Reviews of the different degrees to which industrial nations have embraced
electronic patient records show that physician involvement and support are
crucial for such programs to advance.
Recent research has found that the United States is far behind other
Western nations in its use of electronic health records, and several European
nations consistently rank among the most prolific health information
technology (HIT) users. Researchers looking for lessons to encourage more
widespread U.S. adoption of electronic records found physician support was
"What was clear in all countries was that if you wanted to move to an
electronic health records system, which brings together data from multiple
sources, it is impossible without [general practitioner] involvement,"
said Denis Protti, chair of Health Informatics at the University of Victoria
in Canada, who has studied the issue extensively. His comments came during a
Commonwealth Fund international symposium on HIT, which included the release
of a survey tracking primary care physicians' use of such technology.
The Commonwealth Fund's "2006 Health Policy Survey of Primary Care
Physicians in Seven Countries" determined that physicians in the
Netherlands, New Zealand, and the United Kingdom led international use of
electronic health records, while U.S. and Canadian physicians lagged. The 2006
survey found that 28 percent of U.S. physicians use electronic medical
records, while 98 percent of Dutch physicians do so.
Speakers at the Commonwealth Fund symposium said that the longer experience
of European countries with HIT demonstrated that although many factors
influenced the systems' success, use of these records was more pervasive if
widely embraced by physicians.
In France, for example, physicians' concerns over privacy and competition
were cited as a chief reason for that nation's more limited use of electronic
medical records. Conversely, the support of Danish physicians was described as
critical for that nation's rank among the earliest and widest adopters of HIT,
according to Protti.
Danish physicians have long been strong supporters of that country's system
because it was designed as a "point to point" communications
network to transfer patient information quickly between physicians and between
clinicians and pharmacists. The danish system has begun to encounter physician
resistance only in the last two years as the government has sought to expand
it to include a centralized "portal" that would allow broader
access to patient records.
"Unlike some other countries that have chosen to go with a single
patient record philosophy—like an electronic health record that is
shared among all of the patients' clinicians—the Danes have chosen for
the time being not to go that route," Protti said.
The centralized record approach is gaining traction in some other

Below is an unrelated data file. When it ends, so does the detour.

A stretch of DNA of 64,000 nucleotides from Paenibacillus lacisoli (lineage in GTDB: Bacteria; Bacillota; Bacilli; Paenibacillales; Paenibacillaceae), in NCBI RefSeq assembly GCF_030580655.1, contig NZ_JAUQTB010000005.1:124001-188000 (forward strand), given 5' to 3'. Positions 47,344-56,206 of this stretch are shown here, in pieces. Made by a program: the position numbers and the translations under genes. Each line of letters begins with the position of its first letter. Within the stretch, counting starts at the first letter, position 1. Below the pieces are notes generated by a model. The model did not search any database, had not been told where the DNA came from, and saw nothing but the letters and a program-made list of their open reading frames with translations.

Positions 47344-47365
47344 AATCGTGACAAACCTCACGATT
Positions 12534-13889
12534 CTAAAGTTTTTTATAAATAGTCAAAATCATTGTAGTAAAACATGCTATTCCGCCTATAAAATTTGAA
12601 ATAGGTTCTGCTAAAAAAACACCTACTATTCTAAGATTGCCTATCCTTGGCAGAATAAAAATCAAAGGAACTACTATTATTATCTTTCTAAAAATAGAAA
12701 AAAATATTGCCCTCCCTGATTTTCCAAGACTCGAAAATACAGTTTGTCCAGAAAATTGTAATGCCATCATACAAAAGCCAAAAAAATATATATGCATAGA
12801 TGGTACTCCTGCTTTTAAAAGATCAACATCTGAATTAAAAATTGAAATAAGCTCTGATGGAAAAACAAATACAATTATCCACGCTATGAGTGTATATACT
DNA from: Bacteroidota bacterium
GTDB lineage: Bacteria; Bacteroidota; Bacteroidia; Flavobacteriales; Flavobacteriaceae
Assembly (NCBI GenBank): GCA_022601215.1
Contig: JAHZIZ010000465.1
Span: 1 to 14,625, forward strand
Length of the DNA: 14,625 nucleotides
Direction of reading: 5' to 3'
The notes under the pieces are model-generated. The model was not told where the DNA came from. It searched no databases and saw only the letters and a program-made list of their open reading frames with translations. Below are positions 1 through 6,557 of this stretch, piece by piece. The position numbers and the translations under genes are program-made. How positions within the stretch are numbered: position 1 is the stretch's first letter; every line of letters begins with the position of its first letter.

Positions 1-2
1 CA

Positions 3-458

countries, including Sweden and Spain, where all clinicians treating a patient
can see shared data in a patient's file relevant to their specialty.
Dutch researcher Ib Johansen said his country's approach remains popular
with physicians because they helped to design it. The quick access to patient
information, he said, allows them to locate patient records more quickly and
raise their income by providing e-mail consultations for many more patients in
the same amount of time. Additionally, most Dutch physicians support a feature
also popular with the public that allows patients to track who has viewed any
of their electronic records.
"Patients' access to their own data and treatment is the highlight of
the system," Johansen said. "Informed patients can do more when
they have access to their own data."
Protti said the ability for the public to know who has accessed their data
was critical to address privacy concerns.
The widely used Dutch digital communications system has provided a range of
benefits, Johansen said, including a reduction in laboratory mislabeling
incidents from 18 percent to 2 percent. The system's ability to notify
patients and physicians electronically about needed checkups is also credited
with a significant drop in the number of new cervical cancer cases.
The United States may improve its standing in the adoption of HIT if
federal legislation supporting it gains traction in the postelection session
of Congress. Legislators are looking to reconcile a House-passed HIT bill (HR
4157) and a bill (S 1418) the Senate passed in November 2005.
The legislation aims to make HIT more appealing to physicians by addressing
time and cultural barriers to its adoption. The Senate measure also would help
fund the purchase of such technology by authorizing $125 million for a loan
program and other efforts in the first year, $155 million in the second year,
and "such sums as necessary" through 2010.
The intent behind both bills is to speed the adoption of national standards
for data storage and sharing of medical information. They also would codify
the Office of the National Coordinator for Health Information
Technology—created by executive order in 2004—within the
Department of Health and Human Services.
Information on the Commonwealth Fund's "2006 International
Health Policy Survey" is posted at<www.cmwf.org/newsroom/newsroom_show.htm?doc_id=420192>.
HR 4157 is posted at<www.thomas.gov/cgi-bin/bdquery/z?d109:h.r.04157>;
S 1418 is posted at<www.thomas.gov/cgi-bin/bdquery/z:s.01418>.▪